Growing up in Greensboro, one chef and writer found that winter nights didn’t seem so long when her family sat down to pancakes, liver pudding, and grits for supper. Decades later, she finds inspiration in those simple comforts.
As far back as I can remember, I’ve always correlated certain foods with the temperature outside. I think most people put on a pot of chili at the first frost, but when it’s dark outside at 5 p.m. and the weather dips down into the 30s and 40s, my favorite supper is a Southern breakfast spread. Growing up in Greensboro, I watched my mom fix breakfast for supper often. It wasn’t until I was an adult that I realized this was because she had used up most of the grocery budget for the month.
I don’t recall ever seeing my mom make from-scratch biscuits, but we always had the “whomp ’em” biscuits that still startle me to this day. I “whomp” the biscuit tube with one eye closed, my body tense as I anticipate the explosion of dough.
We always had grits in the pantry — a far cry from the stone-ground version we know and love today. These were instant grits, either “butter-flavored” or with “bacon” — aka some freeze-dried bits that had a hint of imitation smoked bacon flavor. If you put enough butter or redeye gravy on them, they were delicious!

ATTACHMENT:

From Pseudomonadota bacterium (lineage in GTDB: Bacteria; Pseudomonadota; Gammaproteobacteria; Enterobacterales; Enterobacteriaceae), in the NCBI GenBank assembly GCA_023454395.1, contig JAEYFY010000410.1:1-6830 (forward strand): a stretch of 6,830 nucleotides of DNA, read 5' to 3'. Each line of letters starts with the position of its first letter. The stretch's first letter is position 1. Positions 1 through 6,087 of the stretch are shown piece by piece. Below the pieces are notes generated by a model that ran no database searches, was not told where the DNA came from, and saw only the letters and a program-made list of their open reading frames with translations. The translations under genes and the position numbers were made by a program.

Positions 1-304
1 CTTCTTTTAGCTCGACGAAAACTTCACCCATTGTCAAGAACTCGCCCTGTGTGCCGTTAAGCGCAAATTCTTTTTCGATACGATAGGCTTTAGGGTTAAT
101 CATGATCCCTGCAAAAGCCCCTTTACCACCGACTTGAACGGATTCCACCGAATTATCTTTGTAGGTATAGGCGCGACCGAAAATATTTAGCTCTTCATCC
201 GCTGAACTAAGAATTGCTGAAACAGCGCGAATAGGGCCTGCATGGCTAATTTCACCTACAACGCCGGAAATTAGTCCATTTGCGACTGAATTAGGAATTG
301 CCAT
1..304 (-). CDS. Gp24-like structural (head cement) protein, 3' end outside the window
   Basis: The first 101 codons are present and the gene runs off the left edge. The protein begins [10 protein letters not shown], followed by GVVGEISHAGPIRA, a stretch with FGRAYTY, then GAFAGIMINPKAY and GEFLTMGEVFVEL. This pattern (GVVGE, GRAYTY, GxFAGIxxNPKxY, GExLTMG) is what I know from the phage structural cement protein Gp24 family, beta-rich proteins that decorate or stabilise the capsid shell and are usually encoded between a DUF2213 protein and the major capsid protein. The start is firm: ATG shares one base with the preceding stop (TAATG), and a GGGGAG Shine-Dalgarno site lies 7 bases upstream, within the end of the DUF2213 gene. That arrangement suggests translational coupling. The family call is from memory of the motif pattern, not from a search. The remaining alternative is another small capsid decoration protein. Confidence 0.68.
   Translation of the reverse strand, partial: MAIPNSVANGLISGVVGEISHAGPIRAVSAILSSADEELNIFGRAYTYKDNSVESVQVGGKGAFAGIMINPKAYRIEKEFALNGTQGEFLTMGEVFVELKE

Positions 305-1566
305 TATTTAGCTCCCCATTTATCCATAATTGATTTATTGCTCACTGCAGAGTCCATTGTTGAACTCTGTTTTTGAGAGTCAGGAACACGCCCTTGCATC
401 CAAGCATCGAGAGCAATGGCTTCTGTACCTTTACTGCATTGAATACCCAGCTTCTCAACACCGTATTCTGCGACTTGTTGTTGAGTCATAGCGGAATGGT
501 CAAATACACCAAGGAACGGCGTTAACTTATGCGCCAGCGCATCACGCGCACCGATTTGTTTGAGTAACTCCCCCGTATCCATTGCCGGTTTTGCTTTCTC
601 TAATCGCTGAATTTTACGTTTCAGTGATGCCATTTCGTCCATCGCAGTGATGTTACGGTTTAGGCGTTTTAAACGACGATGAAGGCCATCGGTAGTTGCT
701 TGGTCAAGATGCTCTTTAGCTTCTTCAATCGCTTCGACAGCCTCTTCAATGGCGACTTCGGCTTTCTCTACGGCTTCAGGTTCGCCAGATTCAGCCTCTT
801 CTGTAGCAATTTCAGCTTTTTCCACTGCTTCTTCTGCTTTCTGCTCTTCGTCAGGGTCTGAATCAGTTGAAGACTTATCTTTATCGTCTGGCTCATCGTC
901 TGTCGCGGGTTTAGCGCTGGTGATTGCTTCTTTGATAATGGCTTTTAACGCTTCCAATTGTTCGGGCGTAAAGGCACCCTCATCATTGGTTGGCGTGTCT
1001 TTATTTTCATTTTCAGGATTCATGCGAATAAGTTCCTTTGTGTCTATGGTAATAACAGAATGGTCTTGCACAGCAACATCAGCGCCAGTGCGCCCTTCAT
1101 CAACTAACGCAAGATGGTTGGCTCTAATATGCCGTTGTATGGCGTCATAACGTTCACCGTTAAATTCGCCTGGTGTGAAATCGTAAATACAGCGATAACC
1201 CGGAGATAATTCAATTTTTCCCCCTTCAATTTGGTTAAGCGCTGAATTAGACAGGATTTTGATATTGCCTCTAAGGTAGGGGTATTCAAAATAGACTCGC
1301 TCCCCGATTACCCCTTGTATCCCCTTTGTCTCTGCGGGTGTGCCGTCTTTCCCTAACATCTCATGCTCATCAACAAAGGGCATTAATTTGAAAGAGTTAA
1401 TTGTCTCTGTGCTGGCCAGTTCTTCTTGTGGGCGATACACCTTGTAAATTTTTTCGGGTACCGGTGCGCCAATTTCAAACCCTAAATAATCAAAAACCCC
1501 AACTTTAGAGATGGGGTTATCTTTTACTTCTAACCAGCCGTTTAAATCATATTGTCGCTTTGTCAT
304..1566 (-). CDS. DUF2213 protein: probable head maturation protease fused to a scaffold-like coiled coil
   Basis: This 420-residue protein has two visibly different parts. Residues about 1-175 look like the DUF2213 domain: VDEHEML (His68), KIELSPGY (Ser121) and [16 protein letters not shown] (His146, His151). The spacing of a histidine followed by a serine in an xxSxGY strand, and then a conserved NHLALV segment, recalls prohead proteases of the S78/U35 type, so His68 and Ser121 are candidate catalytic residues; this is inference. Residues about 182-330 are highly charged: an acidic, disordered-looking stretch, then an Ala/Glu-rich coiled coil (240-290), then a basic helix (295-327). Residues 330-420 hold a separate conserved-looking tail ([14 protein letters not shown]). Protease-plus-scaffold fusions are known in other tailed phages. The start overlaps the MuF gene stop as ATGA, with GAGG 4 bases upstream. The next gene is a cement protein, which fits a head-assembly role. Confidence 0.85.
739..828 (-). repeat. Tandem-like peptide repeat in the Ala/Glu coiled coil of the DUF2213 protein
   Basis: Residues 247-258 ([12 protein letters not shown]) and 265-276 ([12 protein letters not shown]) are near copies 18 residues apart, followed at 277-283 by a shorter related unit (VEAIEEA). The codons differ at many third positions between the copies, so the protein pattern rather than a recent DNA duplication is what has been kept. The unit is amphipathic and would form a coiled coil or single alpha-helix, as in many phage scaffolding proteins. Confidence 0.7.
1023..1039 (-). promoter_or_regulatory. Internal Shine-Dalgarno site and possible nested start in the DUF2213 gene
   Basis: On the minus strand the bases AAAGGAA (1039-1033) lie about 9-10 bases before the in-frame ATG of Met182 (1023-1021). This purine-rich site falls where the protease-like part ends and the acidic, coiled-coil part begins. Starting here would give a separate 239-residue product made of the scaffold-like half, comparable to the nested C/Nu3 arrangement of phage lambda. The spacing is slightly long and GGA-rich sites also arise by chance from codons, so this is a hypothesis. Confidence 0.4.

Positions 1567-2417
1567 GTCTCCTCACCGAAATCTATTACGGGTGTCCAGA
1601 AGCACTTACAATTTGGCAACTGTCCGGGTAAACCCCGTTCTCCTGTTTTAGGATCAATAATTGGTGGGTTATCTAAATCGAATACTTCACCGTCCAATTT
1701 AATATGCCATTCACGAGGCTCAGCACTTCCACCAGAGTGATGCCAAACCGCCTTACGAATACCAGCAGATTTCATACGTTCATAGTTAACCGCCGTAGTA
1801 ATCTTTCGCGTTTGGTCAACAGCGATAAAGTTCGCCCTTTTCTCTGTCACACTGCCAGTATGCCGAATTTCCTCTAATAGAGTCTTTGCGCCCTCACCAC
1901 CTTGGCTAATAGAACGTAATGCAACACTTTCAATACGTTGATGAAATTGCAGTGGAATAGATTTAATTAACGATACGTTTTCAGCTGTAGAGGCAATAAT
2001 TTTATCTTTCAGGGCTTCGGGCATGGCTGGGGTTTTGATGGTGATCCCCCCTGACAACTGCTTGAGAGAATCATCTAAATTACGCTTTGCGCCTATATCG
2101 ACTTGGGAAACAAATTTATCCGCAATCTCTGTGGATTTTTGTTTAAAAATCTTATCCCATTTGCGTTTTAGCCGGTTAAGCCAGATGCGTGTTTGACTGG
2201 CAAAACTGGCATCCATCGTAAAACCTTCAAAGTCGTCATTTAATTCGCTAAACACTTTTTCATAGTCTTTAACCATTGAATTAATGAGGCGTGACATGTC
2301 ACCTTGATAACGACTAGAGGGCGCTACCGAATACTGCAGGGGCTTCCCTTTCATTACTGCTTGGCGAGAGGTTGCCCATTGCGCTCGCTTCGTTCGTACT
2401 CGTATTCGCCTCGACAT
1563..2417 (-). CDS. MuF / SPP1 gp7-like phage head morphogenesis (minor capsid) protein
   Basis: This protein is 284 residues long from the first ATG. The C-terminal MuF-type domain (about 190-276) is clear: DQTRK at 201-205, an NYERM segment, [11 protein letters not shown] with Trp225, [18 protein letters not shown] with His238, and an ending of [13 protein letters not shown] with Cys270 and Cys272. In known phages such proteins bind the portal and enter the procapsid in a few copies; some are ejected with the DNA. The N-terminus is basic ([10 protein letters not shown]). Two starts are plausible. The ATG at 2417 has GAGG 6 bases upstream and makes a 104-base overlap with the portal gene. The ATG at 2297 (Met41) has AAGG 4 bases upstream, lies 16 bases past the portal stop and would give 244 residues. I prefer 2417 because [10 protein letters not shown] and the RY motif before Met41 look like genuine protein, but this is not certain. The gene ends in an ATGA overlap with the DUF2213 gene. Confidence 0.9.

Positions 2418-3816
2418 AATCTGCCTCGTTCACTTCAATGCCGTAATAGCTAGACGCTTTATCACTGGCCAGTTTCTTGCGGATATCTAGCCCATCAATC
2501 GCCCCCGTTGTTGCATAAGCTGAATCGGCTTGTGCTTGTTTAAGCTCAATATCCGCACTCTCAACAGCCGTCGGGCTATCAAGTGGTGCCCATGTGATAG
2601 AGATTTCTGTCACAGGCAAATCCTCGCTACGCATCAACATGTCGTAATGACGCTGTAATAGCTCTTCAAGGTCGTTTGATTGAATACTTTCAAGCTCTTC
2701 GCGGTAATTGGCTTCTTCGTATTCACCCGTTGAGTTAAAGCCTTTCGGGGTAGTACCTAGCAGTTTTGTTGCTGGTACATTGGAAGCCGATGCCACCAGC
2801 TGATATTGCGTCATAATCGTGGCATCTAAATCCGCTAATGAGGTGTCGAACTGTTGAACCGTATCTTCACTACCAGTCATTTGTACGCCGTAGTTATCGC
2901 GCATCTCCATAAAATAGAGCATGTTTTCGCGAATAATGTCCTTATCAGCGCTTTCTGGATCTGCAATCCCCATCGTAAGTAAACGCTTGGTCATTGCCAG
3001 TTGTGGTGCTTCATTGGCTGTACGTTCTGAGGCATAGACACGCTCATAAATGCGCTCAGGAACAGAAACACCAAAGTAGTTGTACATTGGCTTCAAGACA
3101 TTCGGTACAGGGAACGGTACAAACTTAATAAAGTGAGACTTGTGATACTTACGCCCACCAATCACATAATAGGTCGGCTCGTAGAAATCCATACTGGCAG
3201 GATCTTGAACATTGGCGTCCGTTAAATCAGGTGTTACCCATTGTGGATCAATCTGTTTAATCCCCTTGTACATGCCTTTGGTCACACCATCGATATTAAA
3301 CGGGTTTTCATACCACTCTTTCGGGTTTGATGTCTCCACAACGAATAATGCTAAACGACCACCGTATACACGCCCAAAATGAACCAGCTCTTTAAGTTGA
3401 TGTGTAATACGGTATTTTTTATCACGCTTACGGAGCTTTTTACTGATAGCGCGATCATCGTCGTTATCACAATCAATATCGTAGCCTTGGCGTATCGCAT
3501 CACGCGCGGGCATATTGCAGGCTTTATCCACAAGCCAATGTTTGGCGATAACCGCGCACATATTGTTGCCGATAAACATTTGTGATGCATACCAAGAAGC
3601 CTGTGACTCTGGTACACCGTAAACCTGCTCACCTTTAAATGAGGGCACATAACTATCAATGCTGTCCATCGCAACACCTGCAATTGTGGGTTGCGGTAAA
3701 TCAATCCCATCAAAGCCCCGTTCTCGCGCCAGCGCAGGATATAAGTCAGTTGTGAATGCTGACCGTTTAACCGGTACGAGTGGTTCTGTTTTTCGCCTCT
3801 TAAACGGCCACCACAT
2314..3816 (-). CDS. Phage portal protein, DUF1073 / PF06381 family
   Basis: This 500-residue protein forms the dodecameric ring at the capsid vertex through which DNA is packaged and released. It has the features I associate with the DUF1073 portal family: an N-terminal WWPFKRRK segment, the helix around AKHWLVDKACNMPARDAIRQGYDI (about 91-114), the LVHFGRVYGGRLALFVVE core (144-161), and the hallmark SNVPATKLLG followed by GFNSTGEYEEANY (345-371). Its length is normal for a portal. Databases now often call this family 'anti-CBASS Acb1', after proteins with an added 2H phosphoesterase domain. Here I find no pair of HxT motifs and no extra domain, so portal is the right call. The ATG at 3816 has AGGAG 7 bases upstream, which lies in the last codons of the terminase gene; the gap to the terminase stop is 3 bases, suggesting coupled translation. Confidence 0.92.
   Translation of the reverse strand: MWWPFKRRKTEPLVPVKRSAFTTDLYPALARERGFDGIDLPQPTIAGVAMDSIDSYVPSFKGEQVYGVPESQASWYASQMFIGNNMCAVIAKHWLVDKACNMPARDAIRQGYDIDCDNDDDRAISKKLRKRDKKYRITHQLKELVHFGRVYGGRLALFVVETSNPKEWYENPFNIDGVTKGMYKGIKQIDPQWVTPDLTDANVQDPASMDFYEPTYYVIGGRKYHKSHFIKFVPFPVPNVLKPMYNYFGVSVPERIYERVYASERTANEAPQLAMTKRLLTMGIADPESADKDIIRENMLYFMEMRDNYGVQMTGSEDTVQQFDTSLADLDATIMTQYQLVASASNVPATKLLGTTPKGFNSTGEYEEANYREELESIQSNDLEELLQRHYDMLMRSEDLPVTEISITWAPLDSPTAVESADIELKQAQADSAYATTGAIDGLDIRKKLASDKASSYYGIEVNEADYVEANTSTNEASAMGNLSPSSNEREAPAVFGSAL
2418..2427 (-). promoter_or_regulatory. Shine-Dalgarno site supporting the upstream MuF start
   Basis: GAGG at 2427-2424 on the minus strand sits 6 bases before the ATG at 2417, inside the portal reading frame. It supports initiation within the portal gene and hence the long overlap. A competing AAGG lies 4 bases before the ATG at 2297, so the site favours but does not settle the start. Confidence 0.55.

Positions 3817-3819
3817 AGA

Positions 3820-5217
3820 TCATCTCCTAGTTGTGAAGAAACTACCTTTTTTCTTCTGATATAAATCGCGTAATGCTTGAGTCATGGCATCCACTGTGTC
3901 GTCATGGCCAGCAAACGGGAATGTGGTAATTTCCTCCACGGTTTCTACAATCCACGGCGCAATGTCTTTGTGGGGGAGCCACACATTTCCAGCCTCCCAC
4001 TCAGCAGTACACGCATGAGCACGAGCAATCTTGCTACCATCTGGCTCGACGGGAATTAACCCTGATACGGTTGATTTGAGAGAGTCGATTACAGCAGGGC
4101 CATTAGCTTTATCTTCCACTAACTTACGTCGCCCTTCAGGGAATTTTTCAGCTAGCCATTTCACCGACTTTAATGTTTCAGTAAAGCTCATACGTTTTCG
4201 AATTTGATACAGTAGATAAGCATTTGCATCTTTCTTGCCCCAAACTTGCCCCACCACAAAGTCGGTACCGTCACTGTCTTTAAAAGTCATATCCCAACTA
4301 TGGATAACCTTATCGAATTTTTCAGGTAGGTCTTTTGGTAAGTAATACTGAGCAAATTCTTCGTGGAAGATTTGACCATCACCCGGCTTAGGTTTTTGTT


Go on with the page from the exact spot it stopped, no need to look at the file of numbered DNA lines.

My favorite combination was scrambled eggs, liver pudding with edges grilled to crispy perfection in the cast-iron skillet, a bowl of grits with shredded Cheddar cheese stirred in, and a tall glass or two of ice-cold milk. Following close behind in second place were my dad’s hot skillet pancakes with a side of my granddaddy’s ground country sausage, which he made from his hogs in Gaston County.
Breakfast made for a simple supper, but in my opinion, the combination of the hot pancakes with their crispy, buttered edges, the sweetness of the maple syrup or grape jelly, and the hot red pepper in the sausage would merit a Michelin star today.
2 cups all-purpose flour 2 teaspoons baking powder ½ teaspoon baking soda ½ teaspoon salt ¼ cup granulated sugar 2 cups whole buttermilk 2 large eggs, at room temperature 3 tablespoons butter, melted, plus more for frying Fresh fruit and maple syrup (optional)
In a large bowl, whisk together flour, baking powder, baking soda, salt, and sugar.
In a small bowl, whisk together buttermilk, eggs, and butter. Add to the flour mixture and stir until just combined. Don’t overmix.
Heat a skillet (preferably cast iron) or griddle over medium-high heat. Add a generous pat of butter to the hot skillet.
Drop ¼ cup of batter into the skillet, then reduce heat to medium. Cook until bubbles form across the top of the pancake, then flip and continue to cook until golden brown, about 2 to 3 minutes per side. Repeat with remaining batter.
Serve with fresh fruit and warm maple syrup, if desired.
4 cups water 1 cup whole milk 1 teaspoon kosher salt, plus more to taste 2 cups uncooked stone-ground grits 3 tablespoons unsalted butter 2 to 3 large slices country ham 1 cup hot water